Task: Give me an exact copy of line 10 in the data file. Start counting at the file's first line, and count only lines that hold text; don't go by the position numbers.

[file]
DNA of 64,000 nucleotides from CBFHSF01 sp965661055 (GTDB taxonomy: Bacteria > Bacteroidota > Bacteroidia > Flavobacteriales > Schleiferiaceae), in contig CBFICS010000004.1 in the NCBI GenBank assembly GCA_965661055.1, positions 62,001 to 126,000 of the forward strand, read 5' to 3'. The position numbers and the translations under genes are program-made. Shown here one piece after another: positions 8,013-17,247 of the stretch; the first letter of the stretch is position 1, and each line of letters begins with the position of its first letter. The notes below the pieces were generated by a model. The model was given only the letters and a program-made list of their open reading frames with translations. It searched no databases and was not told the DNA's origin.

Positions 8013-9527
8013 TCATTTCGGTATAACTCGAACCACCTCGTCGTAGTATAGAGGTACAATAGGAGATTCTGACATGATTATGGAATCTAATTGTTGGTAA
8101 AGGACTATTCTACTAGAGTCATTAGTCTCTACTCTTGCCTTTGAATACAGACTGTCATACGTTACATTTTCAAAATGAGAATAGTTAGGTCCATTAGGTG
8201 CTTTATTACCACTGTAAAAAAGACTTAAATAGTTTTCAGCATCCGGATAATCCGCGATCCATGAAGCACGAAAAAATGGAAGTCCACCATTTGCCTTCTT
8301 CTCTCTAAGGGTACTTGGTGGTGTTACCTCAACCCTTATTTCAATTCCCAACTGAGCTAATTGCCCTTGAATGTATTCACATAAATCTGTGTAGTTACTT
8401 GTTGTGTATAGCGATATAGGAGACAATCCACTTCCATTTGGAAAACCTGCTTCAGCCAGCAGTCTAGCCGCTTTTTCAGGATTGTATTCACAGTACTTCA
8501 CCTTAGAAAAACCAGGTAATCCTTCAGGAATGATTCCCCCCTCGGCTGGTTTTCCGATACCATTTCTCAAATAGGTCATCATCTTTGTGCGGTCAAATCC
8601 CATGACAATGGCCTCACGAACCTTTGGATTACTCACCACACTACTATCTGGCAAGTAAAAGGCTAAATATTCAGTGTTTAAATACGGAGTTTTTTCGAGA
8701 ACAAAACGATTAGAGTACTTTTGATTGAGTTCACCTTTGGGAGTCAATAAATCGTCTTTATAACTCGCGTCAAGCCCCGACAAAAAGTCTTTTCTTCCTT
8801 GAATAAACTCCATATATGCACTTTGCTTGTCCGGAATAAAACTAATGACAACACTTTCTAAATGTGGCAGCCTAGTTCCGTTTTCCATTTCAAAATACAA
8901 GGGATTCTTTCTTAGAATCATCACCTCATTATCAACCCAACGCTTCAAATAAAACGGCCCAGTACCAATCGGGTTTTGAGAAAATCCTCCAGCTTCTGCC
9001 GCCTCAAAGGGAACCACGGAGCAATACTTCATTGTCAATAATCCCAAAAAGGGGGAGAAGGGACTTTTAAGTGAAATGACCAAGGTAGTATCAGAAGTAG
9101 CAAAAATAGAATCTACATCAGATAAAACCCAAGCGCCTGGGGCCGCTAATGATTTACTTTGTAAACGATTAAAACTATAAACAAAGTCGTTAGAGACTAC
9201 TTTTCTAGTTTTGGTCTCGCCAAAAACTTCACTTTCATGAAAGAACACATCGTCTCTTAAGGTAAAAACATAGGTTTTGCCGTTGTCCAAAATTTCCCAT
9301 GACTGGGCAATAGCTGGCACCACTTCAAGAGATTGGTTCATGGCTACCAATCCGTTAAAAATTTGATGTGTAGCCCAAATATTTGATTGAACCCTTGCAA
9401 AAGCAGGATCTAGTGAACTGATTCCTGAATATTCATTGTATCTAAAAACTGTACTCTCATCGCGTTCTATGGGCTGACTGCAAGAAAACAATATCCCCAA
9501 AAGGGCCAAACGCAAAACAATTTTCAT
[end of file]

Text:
8701 ACAAAACGATTAGAGTACTTTTGATTGAGTTCACCTTTGGGAGTCAATAAATCGTCTTTATAACTCGCGTCAAGCCCCGACAAAAAGTCTTTTCTTCCTT